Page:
Newbrook Mill was on Taylor's Lane where extensive paper manufacturing was carried on for many years. The two nearby residences Newbrook House and Kingston were usually occupied by those engaged in the industry. Mr. John Mansergh who started the business died in 1763. From 1901 to 1935 the industry was operated by Sir John Irwin who lived during this time at Newbrook House. The mill was extensively damaged by fire in 1942 and has since been demolished.

Opposite Orchardston Estate stood Millbrook Mills otherwise known as the Little Mill, its water wheel was 16foot in diameter. At the northern end of Ballyboden village was a woollen cloth mill which belonged to John Reid from at least as far back as 1836 when D'Alton in his history of Co. Dublin states that this mill gave employment to about 40. It was owned in 1874 by John and James Reid. The valuation was reduced because of disuse and in 1874-96 recorded as a woollen cloth mill (idle). The ruins of this mill were demolished in 1950 when the entire village of millworkers' cottages was cleared away and a brand new village of council houses was built on the site.

Within a stone's throw of Reid's Mill and behind Bolton Hall was a paper mill belonging to Nicholas Ryan which is shown on the map of 1837. In 1854 the name is changed to Simon Brown and in 1863 to Joseph P. Brown. Each of these mills had a mill pond and they were all fed by the same mill stream, which was taken from the Owendoher river at Edmonstown where it operated a paper mill and a cotton mill and also Newbrook Papermill on Taylor's Lane before reaching Ballyboden. It continued below the Millbrook Mills to turn the wheel of the flour mill at St. Gatien's before discharging into the stream coming from St. Endas.

Rockbrook

According to Patrick Healy, a hundred years ago there was a continuous line of mill ponds as far as Rockbrook. First on the left was Sherlock's Cotton Mill which was converted into a laundry in 1873 and closed down before 1920. Next, beside the row of mill workers' cottages, was a paper mill operated by Messrs. Dollards from 1848 to 1896. It was later run by the Edmonstown Paper Co., down to about 1912. Reckitt's well known factory is on the site of another woollen mill which was also operated by John Reid of Ballyboden until 1892 and by Frederick Clayton & Sons until 1900.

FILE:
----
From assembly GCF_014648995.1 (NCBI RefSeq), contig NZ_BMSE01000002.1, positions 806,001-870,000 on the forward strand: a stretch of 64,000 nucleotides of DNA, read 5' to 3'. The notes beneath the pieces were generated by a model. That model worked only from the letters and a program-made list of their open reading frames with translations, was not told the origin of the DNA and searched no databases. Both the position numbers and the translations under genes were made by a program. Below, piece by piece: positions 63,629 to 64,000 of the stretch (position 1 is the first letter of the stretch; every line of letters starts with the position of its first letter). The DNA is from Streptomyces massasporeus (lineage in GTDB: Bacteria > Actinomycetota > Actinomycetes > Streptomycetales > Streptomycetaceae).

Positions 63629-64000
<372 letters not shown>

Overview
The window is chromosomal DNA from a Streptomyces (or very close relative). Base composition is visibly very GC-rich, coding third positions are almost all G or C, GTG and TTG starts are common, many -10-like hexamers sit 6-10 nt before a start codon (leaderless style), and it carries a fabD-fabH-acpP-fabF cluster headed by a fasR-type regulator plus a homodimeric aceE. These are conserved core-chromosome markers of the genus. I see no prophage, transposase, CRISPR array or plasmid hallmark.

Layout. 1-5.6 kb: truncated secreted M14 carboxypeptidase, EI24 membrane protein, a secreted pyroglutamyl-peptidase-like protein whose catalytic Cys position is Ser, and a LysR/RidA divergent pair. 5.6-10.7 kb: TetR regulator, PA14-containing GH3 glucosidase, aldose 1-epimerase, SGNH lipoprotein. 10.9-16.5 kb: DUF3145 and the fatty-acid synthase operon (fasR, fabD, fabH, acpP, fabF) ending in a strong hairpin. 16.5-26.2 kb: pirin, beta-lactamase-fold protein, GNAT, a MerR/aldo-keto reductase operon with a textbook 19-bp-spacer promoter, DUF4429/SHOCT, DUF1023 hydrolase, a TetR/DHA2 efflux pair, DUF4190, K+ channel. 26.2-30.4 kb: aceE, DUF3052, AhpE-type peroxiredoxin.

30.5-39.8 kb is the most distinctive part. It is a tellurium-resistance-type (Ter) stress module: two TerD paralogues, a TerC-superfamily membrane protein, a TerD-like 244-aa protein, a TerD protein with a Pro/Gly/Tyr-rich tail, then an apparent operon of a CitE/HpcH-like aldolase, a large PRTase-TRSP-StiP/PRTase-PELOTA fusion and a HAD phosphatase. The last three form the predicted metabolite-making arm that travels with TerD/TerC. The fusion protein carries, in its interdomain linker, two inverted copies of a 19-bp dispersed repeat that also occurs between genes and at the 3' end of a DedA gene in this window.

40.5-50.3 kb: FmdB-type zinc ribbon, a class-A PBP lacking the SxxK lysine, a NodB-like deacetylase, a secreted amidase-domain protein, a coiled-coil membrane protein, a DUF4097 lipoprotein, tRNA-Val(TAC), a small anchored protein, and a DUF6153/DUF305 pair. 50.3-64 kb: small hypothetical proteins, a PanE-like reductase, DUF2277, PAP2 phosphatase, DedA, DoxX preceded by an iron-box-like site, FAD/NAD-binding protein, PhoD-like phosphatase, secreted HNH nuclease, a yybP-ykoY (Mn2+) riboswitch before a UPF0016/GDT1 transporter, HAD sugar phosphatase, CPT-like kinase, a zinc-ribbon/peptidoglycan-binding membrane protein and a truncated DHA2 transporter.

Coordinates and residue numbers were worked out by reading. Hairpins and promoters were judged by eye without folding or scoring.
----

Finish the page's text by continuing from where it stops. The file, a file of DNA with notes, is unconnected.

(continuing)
On the other side of the river the school is built on the site of Newtown Great Paper Mill, founded early in the last century by Mr. Pickering of the London House of Magnay Pickering. He was working it in 1836 but some years later it was operated by Mr. Brown, up until about 1866 when he closed down and went to America. Next are the ruins of Newtown Little Paper Mill, the building for which Robert Randel got a grant of 300 in 1757. This was converted into a cloth mill before 1836 and seems to have ceased production soon after.

A short distance further up are the remains of Millmount Mill which was mentioned in the will of Benjamin Nunn in 1773. It is mentioned under the same name in Archer's Survey of 1801 but passed later to Messrs. Dollards who operated it in conjunction with their paper mill lower down the river. Here the rags were processed and made into the raw material from which the paper was manufactured. This mill closed down in 1899. The last mill race was the paper mill of Mr. Fry which ceased production over one hundred and twenty years ago. Extensive remains still survive, however, beside the avenue to Rockbrook House.


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User contributions:

By frankmoran | 2013-03-28 16:58:18

John McDonough & Sons, Newbrook Mills, Rathfarnham, Co. Dublin

John McDonough operated the mill from mid-1800s. His sons Richard, Thomas & James were involved in the business until it went bankrupt in 1900. Richard was a Justice of the Peace and Chairman of the Rathfarnham Township Committee. Richard & Thomas lived in Newbrook House while James lived in Kingston House.